Euliss and West traverse a wide sonic universe, ranging from rockabilly (the opening “Rockabilly Debutante”) to Tammy and George-style country (“Diamonds in the Asphalt”) to bold, bawdy ballroom (“Bad Attitude”) and the album is all better—and more interesting—for it. While West—who’s authored hundreds of songs—delivers some of his career best here, Euliss emerges, perhaps for the first time on record, as the star of the event. She tackles domestic ennui in the muscular “The Ordinary Things,” coming off as smart and sassy (“I don’t want to play no country music/that shit just makes me feel old/I don’t wanna wear no piece of clothing I gotta wash and dry and fold/I wanna put on lipstick, baby/I want to look hot”); she tackles the duplicity in the heart of every woman in “Bad Attitude” with a sweet acidity that’d make Dorothy Parker proud, gets downright sexy in “Lotus Blossom” and chronicles one woman’s spiral into addiction and loneliness with uncommon knowing (“Never Look Back”).
As distinct as the record is from previous TH outings, one thing remains consistent: no one tempers light with dark the way that West and Euliss can. They take up the dangers of falling in like with a woman with a monkey on her back and lint lining her pockets (“Strawberry”) just moments after concluding the heartbreakingly beautiful title cut that carries with it the sweet sentimentality of classic country and a timeless universality. Elsewhere, there’s a funny and frightening portrait of pesticide season in Louisiana (“Malathion Man”), a he-says/she-says portrait of a pathetic drunk finally getting his comeuppance (“Open the Door”) and a kind of answer to “Ordinary Things” with the thoroughly thoughtful “Night Out In.” All the songs are grounded deep in the world of the physical and with pleasant predictability, the duo captures a sense of place that in several tracks that is often stunning, sometimes sad, but never less than true. The West-sung “Wichita” (“Wichita is a pretty good town/the people are nice all around/Wichita is ain’t a bad place to be/but it’s Wichita that’s killing me”) feels like the kind of song that could have only come from one of our own but could also just as easily be about Denton, Detroit or Baton Rouge. It’s filled with the hopelessness that visits each of us in the darkest hours, those times when we dream that throwing our belongings in a U-Haul and driving away will cure all our ills and the realization that such an escape won’t bring us more peace, that the calm must come from within. The penultimate “How Long” melds the leaving of a lover with the leaving of a home place and is tempered with the sadness that leaving brings (“As ugly as it is/she’s as beautiful as she ever was”) and is delivered in the worn-butstrong way that has become West’s trademark. And as the final notes of the soothing “Home” fade and we start the record again, we can only hope that there will be many, many more to come. - Wichita City Paper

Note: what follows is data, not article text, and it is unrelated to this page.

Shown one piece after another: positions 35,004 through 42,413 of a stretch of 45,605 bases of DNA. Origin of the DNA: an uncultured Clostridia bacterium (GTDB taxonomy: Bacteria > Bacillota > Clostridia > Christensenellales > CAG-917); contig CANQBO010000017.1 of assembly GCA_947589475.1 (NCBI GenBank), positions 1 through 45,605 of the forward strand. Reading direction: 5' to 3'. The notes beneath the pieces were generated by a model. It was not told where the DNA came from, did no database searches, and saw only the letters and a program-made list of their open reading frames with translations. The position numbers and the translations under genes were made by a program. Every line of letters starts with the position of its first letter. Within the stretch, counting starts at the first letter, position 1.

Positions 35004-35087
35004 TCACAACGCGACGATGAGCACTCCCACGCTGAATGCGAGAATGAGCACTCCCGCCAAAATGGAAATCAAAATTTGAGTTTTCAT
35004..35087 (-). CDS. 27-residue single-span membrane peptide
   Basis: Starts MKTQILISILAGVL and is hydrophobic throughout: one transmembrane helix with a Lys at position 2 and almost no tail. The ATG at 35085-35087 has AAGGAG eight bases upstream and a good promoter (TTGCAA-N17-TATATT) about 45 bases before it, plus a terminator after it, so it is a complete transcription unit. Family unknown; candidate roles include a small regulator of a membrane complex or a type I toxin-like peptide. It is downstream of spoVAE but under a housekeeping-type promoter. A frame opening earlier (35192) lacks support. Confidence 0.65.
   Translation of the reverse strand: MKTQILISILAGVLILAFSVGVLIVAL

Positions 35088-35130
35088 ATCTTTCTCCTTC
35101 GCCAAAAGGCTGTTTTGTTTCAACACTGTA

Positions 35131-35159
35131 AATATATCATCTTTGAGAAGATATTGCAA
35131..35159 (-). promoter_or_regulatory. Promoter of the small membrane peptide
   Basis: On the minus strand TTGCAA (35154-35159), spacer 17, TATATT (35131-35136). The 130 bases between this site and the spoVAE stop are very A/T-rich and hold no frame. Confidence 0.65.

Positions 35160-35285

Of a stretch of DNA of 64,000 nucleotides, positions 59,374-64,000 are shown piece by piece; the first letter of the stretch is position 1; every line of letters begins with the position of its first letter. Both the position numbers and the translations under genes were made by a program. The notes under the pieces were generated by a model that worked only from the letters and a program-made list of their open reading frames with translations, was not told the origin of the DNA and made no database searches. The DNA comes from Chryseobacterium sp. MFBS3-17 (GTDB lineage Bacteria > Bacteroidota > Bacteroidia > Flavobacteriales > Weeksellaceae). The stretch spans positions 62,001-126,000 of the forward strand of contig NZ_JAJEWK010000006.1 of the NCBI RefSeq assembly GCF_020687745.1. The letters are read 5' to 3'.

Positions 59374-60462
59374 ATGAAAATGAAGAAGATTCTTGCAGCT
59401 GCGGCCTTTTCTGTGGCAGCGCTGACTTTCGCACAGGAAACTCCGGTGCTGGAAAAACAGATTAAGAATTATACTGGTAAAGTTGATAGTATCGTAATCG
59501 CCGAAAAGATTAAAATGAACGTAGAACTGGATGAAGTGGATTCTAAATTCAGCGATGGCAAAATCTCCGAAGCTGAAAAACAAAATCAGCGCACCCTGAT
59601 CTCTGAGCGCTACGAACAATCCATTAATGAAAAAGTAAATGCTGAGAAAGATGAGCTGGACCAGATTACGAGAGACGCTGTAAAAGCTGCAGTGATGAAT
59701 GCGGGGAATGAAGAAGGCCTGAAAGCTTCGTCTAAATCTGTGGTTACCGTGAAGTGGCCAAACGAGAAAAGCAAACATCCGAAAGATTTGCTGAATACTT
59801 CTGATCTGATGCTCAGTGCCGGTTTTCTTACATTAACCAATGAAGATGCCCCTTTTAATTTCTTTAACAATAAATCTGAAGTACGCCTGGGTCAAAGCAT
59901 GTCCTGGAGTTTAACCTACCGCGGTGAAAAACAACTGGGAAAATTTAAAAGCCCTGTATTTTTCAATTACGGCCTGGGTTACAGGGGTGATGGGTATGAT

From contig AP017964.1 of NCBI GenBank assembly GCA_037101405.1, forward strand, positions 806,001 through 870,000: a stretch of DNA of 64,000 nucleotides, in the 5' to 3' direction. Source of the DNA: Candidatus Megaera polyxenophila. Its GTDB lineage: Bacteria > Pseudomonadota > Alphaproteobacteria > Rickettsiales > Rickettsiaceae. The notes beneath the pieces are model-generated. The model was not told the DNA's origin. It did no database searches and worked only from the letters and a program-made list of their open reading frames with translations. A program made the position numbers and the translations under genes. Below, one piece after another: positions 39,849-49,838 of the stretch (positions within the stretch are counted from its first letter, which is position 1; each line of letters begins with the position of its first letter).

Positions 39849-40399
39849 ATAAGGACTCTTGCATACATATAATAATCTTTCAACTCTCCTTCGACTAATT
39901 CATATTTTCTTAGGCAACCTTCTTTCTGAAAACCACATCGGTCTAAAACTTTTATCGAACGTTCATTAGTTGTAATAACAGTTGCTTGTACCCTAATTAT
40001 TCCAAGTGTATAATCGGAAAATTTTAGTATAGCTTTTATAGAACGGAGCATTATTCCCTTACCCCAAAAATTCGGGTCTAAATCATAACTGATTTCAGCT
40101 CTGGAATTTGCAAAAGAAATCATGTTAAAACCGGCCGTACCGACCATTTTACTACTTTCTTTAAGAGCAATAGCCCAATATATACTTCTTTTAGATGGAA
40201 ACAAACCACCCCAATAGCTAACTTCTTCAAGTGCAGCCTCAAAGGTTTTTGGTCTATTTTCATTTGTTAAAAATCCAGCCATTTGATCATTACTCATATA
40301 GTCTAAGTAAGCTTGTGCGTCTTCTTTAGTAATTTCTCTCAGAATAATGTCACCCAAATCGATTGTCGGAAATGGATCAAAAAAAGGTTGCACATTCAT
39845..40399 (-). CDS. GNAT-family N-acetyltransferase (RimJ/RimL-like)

""Great Big Family" CD review"

If you want to know what’s been happening with Truckstop Honeymoon since their Katrina-induced